Kids medical supplies for home healthcare

medical supplies for home

Some children sadly divide their time between the hospital and their homes, thus kids’ medical supplies for home healthcare are required to monitor their conditions, provide nutrition or oxygen, help them breathe, or for the administration of medicines. This equipment has the advantage of keeping the child as healthy as possible while surrounded by their parents and siblings in a familiar environment. Medical supplies for the home care of children cover three main areas; namely, breathing, feeding, and voiding.




·         Oxygen

·         Tracheostomy

·         Ventilator

·         Manual resuscitation bag

·         Suction machine

·         Pulse oximeter

·         Nasogastric tube

·         Feeding tube

·         Parenteral feeds

·         Diapers

·         Catheter

·         Colostomy bag


Breathing supplies


Some children need oxygen therapy for small or long periods of time. Accordingly they breathe through a mask or nasal cannula.


Refers both to the procedure and the equipment in which a tube is inserted into the airways through an incision in the neck, usually when a child can’t be weaned off a ventilator.


Attached to the tracheostomy, it takes over breathing duties for the kid.

Manual resuscitation bag


Backup for the ventilator in an emergency.

Suction machine

Suctioning is required when the child cannot cough to clear airways. Portable and bedside suction machines are available.

Pulse oximeter

Monitors heart rate and blood oxygen level.


Feeding supplies

Nasogastric (NG) tube

Inserted through the nose, down the throat, and into the stomach to administer formula and medication for a period ranging from weeks to months.

Feeding tube

Inserted through the abdomen straight into the gastrointestinal (GI) tract. For longer periods of support than an NG tube. May be used with a feeding pump.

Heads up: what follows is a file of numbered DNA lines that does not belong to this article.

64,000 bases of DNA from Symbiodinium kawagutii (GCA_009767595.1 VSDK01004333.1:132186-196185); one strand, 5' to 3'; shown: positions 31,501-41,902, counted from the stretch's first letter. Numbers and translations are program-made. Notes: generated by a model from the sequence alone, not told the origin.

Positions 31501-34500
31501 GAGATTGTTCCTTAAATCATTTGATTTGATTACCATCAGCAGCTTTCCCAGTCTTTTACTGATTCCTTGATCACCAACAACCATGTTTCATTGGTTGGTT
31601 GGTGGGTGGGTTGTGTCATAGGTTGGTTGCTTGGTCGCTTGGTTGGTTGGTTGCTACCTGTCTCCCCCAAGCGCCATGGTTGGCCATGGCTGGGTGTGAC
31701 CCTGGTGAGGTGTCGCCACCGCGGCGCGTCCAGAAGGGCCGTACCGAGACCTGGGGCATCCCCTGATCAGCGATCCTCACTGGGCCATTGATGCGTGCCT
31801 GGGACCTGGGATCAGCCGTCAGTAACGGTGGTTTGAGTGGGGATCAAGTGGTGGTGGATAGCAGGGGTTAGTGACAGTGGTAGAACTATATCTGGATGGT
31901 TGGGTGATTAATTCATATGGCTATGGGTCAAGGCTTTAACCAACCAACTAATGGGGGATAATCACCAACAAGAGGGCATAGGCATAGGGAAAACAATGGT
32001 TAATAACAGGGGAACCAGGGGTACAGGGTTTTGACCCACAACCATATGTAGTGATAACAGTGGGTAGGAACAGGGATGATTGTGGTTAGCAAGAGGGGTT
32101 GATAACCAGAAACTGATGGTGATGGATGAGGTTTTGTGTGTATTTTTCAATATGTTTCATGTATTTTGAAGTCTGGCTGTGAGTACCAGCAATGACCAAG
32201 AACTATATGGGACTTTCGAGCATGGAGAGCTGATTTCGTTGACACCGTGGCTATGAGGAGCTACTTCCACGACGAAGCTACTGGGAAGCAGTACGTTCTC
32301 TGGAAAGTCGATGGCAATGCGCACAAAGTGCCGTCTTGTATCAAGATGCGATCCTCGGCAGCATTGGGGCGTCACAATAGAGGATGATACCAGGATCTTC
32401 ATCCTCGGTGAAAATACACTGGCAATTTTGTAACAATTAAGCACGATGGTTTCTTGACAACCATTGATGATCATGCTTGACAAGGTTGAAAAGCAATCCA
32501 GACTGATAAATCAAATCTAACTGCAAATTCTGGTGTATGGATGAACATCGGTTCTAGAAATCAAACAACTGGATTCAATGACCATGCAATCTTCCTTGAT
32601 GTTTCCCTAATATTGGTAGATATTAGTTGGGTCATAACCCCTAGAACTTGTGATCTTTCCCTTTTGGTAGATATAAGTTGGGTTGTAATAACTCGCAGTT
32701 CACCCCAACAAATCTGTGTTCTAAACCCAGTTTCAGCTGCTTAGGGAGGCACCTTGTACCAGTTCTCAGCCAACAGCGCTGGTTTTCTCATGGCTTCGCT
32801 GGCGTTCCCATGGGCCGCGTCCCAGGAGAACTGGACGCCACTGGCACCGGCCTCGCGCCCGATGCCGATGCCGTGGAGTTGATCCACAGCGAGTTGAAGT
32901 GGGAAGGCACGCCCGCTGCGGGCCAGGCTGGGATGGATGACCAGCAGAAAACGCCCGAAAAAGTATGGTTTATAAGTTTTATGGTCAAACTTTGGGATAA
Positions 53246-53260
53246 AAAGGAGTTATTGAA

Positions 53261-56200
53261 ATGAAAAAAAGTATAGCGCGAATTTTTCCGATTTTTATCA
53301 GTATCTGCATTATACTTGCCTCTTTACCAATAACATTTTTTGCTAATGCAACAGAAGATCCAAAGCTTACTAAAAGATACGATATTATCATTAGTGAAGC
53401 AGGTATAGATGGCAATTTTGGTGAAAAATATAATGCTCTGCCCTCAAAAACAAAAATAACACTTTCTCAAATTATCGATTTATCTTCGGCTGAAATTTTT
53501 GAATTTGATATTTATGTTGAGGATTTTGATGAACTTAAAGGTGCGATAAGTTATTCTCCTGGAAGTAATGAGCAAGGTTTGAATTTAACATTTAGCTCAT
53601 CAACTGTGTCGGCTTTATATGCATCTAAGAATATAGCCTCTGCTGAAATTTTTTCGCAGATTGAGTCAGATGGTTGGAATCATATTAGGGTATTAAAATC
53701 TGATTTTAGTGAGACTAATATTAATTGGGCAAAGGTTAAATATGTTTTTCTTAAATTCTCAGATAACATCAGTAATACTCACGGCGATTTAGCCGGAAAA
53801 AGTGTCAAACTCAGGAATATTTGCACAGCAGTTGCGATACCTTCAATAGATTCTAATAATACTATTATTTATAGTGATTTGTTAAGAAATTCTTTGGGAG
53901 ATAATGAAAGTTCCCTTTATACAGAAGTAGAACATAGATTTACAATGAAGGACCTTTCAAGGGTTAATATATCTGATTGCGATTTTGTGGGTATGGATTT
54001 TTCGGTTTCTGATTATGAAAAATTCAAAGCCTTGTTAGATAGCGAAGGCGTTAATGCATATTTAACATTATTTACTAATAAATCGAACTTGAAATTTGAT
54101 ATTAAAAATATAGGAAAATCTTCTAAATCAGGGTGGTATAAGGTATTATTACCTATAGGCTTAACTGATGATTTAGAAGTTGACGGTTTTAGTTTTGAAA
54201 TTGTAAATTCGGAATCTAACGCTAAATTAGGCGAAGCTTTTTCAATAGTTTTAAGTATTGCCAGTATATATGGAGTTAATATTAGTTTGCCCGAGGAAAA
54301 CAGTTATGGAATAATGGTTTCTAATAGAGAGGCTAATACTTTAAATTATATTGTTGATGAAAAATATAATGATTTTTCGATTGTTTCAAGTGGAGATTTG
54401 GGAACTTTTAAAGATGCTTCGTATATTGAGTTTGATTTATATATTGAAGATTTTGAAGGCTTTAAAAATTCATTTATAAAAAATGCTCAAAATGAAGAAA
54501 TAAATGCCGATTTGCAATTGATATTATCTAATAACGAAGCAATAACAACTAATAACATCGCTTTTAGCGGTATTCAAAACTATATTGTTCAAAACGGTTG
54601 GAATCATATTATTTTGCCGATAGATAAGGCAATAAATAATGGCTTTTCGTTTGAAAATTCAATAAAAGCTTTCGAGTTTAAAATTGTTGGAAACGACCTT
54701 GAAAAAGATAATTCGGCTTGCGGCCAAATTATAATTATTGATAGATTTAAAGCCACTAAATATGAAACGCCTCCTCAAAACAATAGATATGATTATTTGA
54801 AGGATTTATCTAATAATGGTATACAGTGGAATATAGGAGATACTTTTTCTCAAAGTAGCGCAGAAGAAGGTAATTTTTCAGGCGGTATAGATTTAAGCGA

Parenteral feeds

A longer-term intravenous line in the chest or arm when the GI tract doesn’t function properly.


Voiding supplies


Some conditions may deprive older children of bladder and/or bowel control, thus necessitating bigger diapers.


For kids who need help urinating.

Colostomy bag

For children who have undergone a colostomy; a surgery where one end of the large intestine is brought out through the stomach skin, circumventing the anus. The bag collects the stool directly from the intestine.


In addition to acquiring and learning how to use the aforementioned kids’ medical supplies, family caregivers may have to modify the house in order to make it accessible to wheelchairs or walkers, and to make room to accommodate all of the equipment that will go in the child’s dormitory. The transition from the hospital into home healthcare may be made smoother by doctors, nurses, therapists, aides, and social workers. However, it is in the best interest of the patient that family and friends learn to operate the medical equipment sooner than later, so as to avoid accidents.

For example, oxygen supplies should be kept away from smoking, flames, heaters, rubbing alcohol, petroleum jelly, and spray cans; tracheostomy tubes and tube holders should be cleaned and changed in a timely fashion; catheters should be inserted according to a doctor’s directions; colostomy bags should be changed frequently. Moreover, all involved caregivers should learn how to adjust the settings on a ventilator, how to read a pulse oximeter to avoid false alarms, how often suctioning should be performed.